Walk on the wild side Shreveport, Bossier City area offers plenty of fun, food
SHREVEPORT — Surely they wouldn’t let people zip line over alligators if it wasn’t safe, right?
This thought echoed in my head as I peered over the edge of the tall platform at the lazing lizards below.
“Totally safe,” said Raymond, of Gators and Friends just outside Shreveport, Louisiana, one of two places in the U.S. that you can have this particular adventure.
After watching a safety video, I donned a helmet and harness and joined a group of other adventurers as we scaled more than 50 steps to a small, slightly swaying metal platform with a launchpad on one side.
Even visitors afraid of heights were quickly charmed by the novelty of jumping off the platforms and speeding through trees over exotic animals.
It was the first in a course of seven lines, though a four-line course also is available. The lines traverse the alligator park and exotic zoo.
The alligators, goats, zebras, horses, kangaroos, llamas and camel below seemed blase about yet another human flying above them. They were more interested in the visitors on the ground feeding them park-approved pellets through their fences.
Established in 2006, the adventure park also offers go kart racing and group discounts.
A haven in the woods
For a different animal adventure, take a short car ride from downtown Shreveport to Chimp Haven, The National Chimpanzee Sanctuary.
In the 1990s, experimental use of chimpanzees for scientific research was on the decline, and a concerned group of people had the idea for a sanctuary. In 1995, Chimp Haven was incorporated, and in 2005, it accepted its first chimps.
Currently home to more than 200 retired and rescued chimpanzees, construction is underway to make room for about 200 more.
“We will not stop taking in chimpanzees except during our normal time during the summer, when it’s too hot,” said Ashley Gordon, communications and regional development manager at the sanctuary.
Once the retired chimpanzees arrive at Chimp Haven, they are held in a medical suite for 30 days, receiving two physicals and being observed for behavior to help decide which existing colony they’ll be placed in, explained Katy Rushing, a veterinary technician at Chimp Haven.
The retired chimps often have the same medical problems that plague aging humans, and often are given the same medications.
“Just about any medication a person can be on, a chimp can be on,” Rushing said.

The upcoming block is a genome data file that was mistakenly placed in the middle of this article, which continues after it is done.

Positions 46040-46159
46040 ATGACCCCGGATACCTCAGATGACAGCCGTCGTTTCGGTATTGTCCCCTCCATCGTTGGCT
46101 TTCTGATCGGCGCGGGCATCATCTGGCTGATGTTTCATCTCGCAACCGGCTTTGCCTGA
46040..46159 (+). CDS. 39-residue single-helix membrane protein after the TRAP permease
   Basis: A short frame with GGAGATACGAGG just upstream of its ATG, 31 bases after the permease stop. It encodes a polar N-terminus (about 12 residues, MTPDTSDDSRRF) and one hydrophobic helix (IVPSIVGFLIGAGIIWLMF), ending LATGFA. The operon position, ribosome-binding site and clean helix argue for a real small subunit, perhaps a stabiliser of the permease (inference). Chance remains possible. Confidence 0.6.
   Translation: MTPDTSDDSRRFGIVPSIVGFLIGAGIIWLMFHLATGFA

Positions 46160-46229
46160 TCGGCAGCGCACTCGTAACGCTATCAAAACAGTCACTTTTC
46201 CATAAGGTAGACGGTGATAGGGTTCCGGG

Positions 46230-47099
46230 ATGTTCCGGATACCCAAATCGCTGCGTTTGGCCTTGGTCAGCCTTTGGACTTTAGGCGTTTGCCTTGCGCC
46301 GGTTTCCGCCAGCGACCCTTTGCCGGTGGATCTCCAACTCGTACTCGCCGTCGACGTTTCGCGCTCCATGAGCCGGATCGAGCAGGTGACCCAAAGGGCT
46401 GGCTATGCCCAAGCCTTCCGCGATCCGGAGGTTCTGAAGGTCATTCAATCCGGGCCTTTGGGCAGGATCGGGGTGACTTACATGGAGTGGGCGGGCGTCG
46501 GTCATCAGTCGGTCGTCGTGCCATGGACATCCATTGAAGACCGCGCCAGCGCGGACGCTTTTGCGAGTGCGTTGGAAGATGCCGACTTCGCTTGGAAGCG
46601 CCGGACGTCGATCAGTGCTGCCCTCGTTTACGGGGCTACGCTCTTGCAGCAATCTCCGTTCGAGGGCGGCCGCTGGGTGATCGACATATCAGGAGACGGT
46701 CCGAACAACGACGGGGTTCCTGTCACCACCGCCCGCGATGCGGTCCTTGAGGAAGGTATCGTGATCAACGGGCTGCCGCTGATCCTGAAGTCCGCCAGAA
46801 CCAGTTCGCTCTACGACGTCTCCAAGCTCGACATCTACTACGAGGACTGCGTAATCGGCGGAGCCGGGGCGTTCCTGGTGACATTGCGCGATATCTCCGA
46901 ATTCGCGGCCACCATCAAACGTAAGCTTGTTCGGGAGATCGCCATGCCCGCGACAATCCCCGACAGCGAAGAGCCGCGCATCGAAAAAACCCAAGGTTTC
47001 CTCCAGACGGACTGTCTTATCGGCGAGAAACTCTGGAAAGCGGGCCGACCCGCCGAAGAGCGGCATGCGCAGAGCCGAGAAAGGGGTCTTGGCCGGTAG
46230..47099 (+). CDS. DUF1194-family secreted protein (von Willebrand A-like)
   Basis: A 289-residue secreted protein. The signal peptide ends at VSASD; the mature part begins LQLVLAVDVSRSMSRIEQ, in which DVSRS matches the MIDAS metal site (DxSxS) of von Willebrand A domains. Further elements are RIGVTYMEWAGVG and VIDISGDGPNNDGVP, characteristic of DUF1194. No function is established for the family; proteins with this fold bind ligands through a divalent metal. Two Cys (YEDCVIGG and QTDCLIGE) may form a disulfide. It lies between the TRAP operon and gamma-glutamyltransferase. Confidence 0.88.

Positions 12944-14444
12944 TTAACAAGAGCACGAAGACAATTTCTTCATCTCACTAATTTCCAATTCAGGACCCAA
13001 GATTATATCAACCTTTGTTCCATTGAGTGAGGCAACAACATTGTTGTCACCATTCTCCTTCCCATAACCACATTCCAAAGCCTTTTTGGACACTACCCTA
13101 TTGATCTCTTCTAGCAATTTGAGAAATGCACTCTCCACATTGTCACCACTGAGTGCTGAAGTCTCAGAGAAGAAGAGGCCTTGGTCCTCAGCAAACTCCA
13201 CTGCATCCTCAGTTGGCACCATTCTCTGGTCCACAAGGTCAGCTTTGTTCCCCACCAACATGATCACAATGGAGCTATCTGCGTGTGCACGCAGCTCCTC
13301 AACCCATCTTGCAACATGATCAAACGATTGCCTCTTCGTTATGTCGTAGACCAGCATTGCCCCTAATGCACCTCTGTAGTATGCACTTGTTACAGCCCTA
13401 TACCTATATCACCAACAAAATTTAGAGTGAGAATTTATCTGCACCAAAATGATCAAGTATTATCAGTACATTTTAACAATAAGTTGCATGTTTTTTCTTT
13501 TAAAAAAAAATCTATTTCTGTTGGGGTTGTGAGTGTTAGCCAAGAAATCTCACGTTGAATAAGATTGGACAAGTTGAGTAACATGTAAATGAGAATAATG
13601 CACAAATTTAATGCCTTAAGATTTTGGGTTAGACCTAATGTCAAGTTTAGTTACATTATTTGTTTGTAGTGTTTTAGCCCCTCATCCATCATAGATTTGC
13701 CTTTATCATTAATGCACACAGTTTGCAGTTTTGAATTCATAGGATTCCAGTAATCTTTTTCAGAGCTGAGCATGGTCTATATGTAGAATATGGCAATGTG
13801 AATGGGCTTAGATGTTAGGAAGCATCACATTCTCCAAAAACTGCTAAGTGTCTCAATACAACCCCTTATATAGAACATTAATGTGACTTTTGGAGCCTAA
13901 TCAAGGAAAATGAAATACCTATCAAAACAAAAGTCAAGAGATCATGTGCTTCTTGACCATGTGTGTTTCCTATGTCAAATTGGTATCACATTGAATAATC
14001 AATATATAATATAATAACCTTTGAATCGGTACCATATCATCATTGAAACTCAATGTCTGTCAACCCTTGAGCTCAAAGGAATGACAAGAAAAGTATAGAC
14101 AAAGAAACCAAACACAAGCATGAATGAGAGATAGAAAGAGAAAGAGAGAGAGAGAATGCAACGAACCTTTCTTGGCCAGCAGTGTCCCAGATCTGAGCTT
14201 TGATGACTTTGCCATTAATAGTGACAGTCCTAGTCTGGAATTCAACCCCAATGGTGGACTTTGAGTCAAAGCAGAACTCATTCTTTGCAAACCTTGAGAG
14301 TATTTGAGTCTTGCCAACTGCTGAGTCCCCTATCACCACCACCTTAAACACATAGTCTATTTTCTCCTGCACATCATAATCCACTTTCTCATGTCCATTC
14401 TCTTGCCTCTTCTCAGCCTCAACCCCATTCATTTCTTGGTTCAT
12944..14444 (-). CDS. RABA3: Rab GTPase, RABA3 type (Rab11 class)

This includes birth control medication, which most of the female chimps are on. Despite this and the males being given vasectomies, there have been four “oops” babies born at the sanctuary.
“Babies are a fun aspect, but every time we have one, it takes the space of a chimp that could retire,” Rushing said.
The sanctuary’s website, http://chimphaven. org, offers an up-close look at most of the chimps, including their names, photos and a brief description of each.
To get a look in person, visit Chimp Haven at one of its Discovery Days, when the public is invited to observe the chimps in their habitats and learn more from the staff. The days only happen four times a year. The next one is set for Nov. 17.
Accommodations and airfare were provided by the Shreveport-Bossier Convention & Tourist Bureau.
Other spots to visit
• Herby K’s, Shreveport, Louisiana: Family-owned Herby K’s has been in business since 1936. Famous for its fresh Gulf oysters and Shrimp Buster sandwich, visitors also are encouraged to try the house cocktail, a Pink Flamingo, while admiring the mementos and pieces of Shreveport history that line the walls.
• Red River Brewing and Fat
Calf Boucherie, Shreveport:
Pop into this microbrewery and gastropub and prepare to stay a while. Order a hearty Cuban, bratwurst or grilled cheese sandwich; mouthwatering crispy Brussels sprouts, jumbo chicken wings or poutine from the grounded Fat Calf Boucherie food truck that sits inside the building. The meats are provided the local Smith Family Farms, which feeds its livestock grains leftover from the microbrewery. While you’re sipping one of the in-house brews, play one of the locally made arcade games or catch some live music.